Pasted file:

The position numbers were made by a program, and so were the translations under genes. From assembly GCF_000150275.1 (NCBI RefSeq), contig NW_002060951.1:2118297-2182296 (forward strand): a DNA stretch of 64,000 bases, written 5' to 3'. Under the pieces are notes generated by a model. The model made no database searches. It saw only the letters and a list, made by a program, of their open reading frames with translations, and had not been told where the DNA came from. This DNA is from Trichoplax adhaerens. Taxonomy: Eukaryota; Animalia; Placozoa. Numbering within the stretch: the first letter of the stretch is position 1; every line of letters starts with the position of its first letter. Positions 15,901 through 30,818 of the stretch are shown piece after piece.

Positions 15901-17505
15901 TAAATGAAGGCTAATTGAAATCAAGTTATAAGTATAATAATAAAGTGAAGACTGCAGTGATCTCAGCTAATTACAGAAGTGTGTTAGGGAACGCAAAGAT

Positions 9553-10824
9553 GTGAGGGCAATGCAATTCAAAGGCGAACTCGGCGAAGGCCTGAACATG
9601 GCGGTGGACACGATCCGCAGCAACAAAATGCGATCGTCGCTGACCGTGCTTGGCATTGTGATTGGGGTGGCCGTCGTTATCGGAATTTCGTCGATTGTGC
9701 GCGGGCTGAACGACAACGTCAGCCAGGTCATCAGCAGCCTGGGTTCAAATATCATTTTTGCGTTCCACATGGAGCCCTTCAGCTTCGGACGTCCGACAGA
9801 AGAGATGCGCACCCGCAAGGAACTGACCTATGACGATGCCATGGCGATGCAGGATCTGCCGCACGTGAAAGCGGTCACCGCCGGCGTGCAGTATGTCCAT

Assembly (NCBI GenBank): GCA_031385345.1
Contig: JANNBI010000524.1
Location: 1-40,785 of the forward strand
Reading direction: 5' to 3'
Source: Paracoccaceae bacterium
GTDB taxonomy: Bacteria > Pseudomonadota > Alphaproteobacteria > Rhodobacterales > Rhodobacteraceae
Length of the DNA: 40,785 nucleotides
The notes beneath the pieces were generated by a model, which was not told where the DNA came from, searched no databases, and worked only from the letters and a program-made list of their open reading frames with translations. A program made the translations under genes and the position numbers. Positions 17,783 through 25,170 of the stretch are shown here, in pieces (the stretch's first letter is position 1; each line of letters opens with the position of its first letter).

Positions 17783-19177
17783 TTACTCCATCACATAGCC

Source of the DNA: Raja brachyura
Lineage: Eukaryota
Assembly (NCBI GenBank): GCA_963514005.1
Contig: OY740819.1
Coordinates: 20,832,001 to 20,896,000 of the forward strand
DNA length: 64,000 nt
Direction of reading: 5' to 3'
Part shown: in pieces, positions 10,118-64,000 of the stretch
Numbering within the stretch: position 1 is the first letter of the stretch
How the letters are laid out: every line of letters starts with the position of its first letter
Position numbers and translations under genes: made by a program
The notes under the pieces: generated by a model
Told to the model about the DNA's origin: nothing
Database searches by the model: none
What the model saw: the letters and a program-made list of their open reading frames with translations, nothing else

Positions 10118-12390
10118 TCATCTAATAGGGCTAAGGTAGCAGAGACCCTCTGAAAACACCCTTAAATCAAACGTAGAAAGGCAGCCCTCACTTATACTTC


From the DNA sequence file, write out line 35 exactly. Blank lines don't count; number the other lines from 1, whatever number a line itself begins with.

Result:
10118 TCATCTAATAGGGCTAAGGTAGCAGAGACCCTCTGAAAACACCCTTAAATCAAACGTAGAAAGGCAGCCCTCACTTATACTTC